It is not simply having trust inside your organization but with your external stakeholders as well. This is part of beauty of the Business Roundtable’s Statement on the Purpose of a Corporation. By focusing on stakeholders beyond the shareholders you begin to see how designing compliance and purpose into your overall business strategy provides a more holistic approach.

Please join me tomorrow where I report on Game 2 and we consider how to develop and foster purpose.

This publication contains general information only and is based on the experiences and research of the author. The author is not, by means of this publication, rendering business, legal advice, or other professional advice or services. This publication is not a substitute for such legal advice or services, nor should it be used as a basis for any decision or action that may affect your business. Before making any decision or taking any action that may affect your business, you should consult a qualified legal advisor. The author, his affiliates, and related entities shall not be responsible for any loss sustained by any person or entity that relies on this publication. The Author gives his permission to link, post, distribute, or reference this article for any lawful purpose, provided attribution is made to the author. The author can be reached at tfox@tfoxlaw.com.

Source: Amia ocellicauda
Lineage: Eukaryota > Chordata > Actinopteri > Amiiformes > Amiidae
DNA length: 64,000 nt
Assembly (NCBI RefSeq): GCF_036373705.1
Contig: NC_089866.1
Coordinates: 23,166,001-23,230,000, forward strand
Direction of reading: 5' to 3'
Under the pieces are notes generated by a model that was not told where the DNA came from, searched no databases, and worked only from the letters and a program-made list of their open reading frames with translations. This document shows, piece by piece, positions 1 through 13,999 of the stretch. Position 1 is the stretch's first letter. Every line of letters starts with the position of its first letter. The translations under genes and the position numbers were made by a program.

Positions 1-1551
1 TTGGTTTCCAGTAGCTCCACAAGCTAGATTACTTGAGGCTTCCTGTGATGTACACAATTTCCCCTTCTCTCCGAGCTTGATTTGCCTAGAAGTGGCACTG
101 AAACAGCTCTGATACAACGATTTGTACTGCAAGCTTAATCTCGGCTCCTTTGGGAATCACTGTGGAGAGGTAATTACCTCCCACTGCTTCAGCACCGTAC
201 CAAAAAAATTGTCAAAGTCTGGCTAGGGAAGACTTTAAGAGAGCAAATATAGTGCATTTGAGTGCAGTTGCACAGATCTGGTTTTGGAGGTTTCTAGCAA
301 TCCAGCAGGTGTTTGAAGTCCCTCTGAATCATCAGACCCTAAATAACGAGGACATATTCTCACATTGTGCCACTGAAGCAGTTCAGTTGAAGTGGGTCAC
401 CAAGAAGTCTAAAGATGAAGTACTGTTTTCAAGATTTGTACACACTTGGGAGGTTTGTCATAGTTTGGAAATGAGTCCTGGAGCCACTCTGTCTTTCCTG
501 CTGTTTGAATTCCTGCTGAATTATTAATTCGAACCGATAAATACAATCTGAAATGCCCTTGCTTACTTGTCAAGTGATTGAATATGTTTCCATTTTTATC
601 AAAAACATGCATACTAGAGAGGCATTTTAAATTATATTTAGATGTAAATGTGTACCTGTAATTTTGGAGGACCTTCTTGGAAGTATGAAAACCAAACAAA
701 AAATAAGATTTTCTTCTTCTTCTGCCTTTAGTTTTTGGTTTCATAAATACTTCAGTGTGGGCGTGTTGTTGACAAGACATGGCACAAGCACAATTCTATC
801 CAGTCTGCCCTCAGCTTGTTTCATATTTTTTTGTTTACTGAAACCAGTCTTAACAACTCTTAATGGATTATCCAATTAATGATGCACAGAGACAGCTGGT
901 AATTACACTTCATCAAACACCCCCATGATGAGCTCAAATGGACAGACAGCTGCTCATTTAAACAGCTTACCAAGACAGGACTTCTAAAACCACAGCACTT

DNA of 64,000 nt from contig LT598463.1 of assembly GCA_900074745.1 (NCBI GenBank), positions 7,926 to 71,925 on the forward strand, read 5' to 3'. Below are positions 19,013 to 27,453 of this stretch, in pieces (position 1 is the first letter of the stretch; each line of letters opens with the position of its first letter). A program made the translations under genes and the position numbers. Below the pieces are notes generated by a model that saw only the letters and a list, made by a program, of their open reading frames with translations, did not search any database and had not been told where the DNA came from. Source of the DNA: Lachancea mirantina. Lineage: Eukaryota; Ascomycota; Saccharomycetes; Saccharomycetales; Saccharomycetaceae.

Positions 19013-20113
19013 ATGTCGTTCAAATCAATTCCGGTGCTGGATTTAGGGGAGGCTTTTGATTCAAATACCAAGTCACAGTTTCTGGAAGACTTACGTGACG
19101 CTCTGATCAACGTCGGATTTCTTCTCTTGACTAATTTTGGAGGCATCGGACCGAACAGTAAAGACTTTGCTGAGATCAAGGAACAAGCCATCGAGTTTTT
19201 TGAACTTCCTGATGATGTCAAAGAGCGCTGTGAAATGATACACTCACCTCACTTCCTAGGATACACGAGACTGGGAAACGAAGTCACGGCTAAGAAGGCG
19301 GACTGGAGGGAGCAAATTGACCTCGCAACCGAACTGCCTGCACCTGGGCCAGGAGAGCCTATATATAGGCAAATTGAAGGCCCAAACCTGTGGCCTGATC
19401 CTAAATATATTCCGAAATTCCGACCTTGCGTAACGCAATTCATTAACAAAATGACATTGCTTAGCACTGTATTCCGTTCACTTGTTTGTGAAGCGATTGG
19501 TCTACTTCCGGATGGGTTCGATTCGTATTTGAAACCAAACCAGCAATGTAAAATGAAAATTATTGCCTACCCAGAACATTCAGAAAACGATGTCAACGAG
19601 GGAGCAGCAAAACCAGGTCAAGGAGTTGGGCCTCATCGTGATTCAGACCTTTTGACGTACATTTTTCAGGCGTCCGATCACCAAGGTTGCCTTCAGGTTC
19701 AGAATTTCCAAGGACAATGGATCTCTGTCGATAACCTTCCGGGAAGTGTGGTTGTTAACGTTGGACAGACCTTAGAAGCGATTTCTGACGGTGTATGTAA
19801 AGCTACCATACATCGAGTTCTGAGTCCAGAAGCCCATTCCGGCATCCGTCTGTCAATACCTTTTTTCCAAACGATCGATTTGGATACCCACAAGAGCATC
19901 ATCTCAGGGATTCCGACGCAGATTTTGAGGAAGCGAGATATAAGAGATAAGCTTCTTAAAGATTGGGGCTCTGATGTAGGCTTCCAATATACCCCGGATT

© Thomas R. Fox, 2019